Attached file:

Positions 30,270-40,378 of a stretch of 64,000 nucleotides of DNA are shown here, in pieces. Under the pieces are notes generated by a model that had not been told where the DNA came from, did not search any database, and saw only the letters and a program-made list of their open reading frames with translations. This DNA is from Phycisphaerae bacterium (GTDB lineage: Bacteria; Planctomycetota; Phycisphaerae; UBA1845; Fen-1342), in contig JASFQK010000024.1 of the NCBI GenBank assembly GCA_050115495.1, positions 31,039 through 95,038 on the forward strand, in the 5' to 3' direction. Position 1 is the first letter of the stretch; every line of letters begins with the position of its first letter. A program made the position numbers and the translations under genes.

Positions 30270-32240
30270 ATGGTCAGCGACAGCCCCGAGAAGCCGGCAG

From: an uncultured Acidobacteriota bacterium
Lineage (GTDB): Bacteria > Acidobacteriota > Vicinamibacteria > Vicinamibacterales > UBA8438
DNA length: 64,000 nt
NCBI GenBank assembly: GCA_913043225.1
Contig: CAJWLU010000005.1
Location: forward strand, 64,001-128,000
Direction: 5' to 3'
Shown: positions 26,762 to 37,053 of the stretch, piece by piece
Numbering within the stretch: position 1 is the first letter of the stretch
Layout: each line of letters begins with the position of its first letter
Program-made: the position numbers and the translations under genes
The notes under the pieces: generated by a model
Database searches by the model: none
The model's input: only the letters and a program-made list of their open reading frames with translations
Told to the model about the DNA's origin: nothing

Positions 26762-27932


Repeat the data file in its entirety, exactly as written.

Positions 30,270-40,378 of a stretch of 64,000 nucleotides of DNA are shown here, in pieces. Under the pieces are notes generated by a model that had not been told where the DNA came from, did not search any database, and saw only the letters and a program-made list of their open reading frames with translations. This DNA is from Phycisphaerae bacterium (GTDB lineage: Bacteria; Planctomycetota; Phycisphaerae; UBA1845; Fen-1342), in contig JASFQK010000024.1 of the NCBI GenBank assembly GCA_050115495.1, positions 31,039 through 95,038 on the forward strand, in the 5' to 3' direction. Position 1 is the first letter of the stretch; every line of letters begins with the position of its first letter. A program made the position numbers and the translations under genes.

Positions 30270-32240
30270 ATGGTCAGCGACAGCCCCGAGAAGCCGGCAG

From: an uncultured Acidobacteriota bacterium
Lineage (GTDB): Bacteria > Acidobacteriota > Vicinamibacteria > Vicinamibacterales > UBA8438
DNA length: 64,000 nt
NCBI GenBank assembly: GCA_913043225.1
Contig: CAJWLU010000005.1
Location: forward strand, 64,001-128,000
Direction: 5' to 3'
Shown: positions 26,762 to 37,053 of the stretch, piece by piece
Numbering within the stretch: position 1 is the first letter of the stretch
Layout: each line of letters begins with the position of its first letter
Program-made: the position numbers and the translations under genes
The notes under the pieces: generated by a model
Database searches by the model: none
The model's input: only the letters and a program-made list of their open reading frames with translations
Told to the model about the DNA's origin: nothing

Positions 26762-27932